Is Clear Channel Outdoor the Perfect Stock?
Every investor would love to stumble upon the perfect stock. But will you ever really find a stock that provides everything you could possibly want?
One thing's for sure: You'll never discover truly great investments unless you actively look for them. Let's discuss the ideal qualities of a perfect stock, then decide if Clear Channel Outdoor (NYS: CCO) fits the bill.
The quest for perfection
Stocks that look great based on one factor may prove horrible elsewhere, making due diligence a crucial part of your investing research. The best stocks excel in many different areas, including these important factors:
- Growth. Expanding businesses show healthy revenue growth. While past growth is no guarantee that revenue will keep rising, it's certainly a better sign than a stagnant top line.
- Margins. Higher sales mean nothing if a company can't produce profits from them. Strong margins ensure that company can turn revenue into profit.
- Balance sheet. At debt-laden companies, banks and bondholders compete with shareholders for management's attention. Companies with strong balance sheets don't have to worry about the distraction of debt.
- Money-making opportunities. Return on equity helps measure how well a company is finding opportunities to turn its resources into profitable business endeavors.
- Valuation. You can't afford to pay too much for even the best companies. By using normalized figures, you can see how a stock's simple earnings multiple fits into a longer-term context.
- Dividends. For tangible proof of profits, a check to shareholders every three months can't be beat. Companies with solid dividends and strong commitments to increasing payouts treat shareholders well.
With those factors in mind, let's take a closer look at Clear Channel Outdoor.
What We Want to See
Pass or Fail?
|Growth||5-Year Annual Revenue Growth > 15%||0.7%||Fail|
|1-Year Revenue Growth > 12%||7.4%||Fail|
|Margins||Gross Margin > 35%||45.4%||Pass|
|Net Margin > 15%||1.4%||Fail|
|Balance Sheet||Debt to Equity < 50%||91%||Fail|
|Current Ratio > 1.3||2.02||Pass|
|Opportunities||Return on Equity > 15%||2.3%||Fail|
|Valuation||Normalized P/E < 20||68.19||Fail|
|Dividends||Current Yield > 2%||0%||Fail|
|5-Year Dividend Growth > 10%||0%||Fail|
|Total Score||2 out of 10|
Source: S&P Capital IQ. Total score = number of passes.
With only two points, Clear Channel Outdoor has a long way to go to reach perfection. The advertising company doesn't have the most state-of-the-art business model, and that may be part of its problem.
Clear Channel is in the business of outdoor advertising through billboards. Although it's a tough business with plenty of competition, Clear Channel has actually done a good job just turning a profit recently. Lamar Advertising (NAS: LAMR) and AirMedia Group (NAS: AMCN) , by contrast, have posted losses and face a difficult road trying to become profitable.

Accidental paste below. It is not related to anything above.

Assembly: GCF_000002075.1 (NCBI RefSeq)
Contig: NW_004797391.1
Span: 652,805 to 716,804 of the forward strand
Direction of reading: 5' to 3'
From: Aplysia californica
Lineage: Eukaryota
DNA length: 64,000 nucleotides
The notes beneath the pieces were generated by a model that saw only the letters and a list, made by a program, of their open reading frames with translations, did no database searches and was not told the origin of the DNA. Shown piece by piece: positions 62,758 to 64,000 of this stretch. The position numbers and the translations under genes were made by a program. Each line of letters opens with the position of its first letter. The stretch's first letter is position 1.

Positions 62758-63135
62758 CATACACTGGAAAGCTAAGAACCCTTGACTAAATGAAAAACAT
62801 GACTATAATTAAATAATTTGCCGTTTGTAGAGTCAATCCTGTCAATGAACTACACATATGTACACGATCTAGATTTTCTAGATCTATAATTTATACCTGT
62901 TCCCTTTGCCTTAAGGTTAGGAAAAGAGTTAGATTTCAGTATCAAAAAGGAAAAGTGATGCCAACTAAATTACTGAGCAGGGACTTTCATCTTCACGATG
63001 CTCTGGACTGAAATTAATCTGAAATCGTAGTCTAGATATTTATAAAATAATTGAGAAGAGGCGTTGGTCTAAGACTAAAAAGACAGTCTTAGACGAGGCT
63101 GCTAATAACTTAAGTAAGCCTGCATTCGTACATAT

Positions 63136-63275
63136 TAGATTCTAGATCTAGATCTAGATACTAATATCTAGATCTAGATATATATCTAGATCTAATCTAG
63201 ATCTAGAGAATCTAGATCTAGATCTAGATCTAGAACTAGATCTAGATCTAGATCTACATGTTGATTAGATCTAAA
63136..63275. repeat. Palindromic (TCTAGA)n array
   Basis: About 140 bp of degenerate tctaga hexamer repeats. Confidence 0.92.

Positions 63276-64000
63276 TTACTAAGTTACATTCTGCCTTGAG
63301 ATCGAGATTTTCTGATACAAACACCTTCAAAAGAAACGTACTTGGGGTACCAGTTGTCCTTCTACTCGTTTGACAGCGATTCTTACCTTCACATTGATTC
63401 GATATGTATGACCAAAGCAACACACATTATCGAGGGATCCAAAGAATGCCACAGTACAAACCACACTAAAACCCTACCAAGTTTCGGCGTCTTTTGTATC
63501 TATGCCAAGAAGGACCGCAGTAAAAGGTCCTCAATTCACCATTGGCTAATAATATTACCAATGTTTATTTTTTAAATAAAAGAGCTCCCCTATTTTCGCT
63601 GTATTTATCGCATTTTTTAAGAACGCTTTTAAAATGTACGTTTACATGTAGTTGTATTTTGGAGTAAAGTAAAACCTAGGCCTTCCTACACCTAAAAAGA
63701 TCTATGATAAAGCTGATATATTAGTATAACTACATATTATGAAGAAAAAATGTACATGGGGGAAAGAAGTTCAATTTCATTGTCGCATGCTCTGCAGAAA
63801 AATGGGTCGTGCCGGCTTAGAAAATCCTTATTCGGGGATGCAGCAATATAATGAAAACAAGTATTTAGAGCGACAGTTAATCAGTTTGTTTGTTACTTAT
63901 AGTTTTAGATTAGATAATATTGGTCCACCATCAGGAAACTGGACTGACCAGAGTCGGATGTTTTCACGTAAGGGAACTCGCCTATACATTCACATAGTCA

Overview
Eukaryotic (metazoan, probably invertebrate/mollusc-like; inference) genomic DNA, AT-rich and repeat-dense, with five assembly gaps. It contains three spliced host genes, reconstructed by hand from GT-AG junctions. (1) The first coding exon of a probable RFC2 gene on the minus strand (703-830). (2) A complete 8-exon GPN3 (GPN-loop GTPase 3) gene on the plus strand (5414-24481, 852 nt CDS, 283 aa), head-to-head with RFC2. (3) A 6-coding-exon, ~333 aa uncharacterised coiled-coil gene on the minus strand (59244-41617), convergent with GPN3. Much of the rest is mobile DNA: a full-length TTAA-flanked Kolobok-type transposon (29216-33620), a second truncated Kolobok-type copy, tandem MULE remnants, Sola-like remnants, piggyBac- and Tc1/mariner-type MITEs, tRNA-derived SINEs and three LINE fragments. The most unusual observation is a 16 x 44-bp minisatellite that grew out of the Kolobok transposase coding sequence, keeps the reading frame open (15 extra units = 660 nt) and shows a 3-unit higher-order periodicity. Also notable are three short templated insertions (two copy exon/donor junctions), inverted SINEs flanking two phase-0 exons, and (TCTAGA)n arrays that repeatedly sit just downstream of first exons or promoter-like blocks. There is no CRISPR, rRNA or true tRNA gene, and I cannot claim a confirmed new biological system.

As times change, regular billboards are no longer enough. That's why Clear Channel has been putting up new digital billboards. The advantage there is that changing displays no longer require a huge amount of physical labor. But with the domestic market lagging behind, building international market share takes some extra effort.
Last week, Clear Channel announced a move that made shareholders very happy. The company plans to raise $2.2 billion through debt offerings, which it will use to pay a special dividend of more than $6 per share. Given that the stock trades at just over $14, that's a massive payout -- and the offering will greatly increase the company's indebtedness going forward. What it won't do, however, is change the company's competitiveness. With advertisers Harte-Hanks (NYS: HHS) and movie-ad giant National CineMedia (NAS: NCMI) both posting much stronger profits, Clear Channel has a lot of work to do if it expects to push its score higher in the future.
No stock is a sure thing, but some stocks are a lot closer to perfect than others. By looking for the perfect stock, you'll go a long way toward improving your investing prowess and learning how to separate the best investments from the rest.
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At the time this article was published Fool contributor Dan Caplinger doesn't own shares of the companies mentioned. We Fools may not all hold the same opinions, but we all believe that considering a diverse range of insights makes us better investors. The Fool has a disclosure policy.
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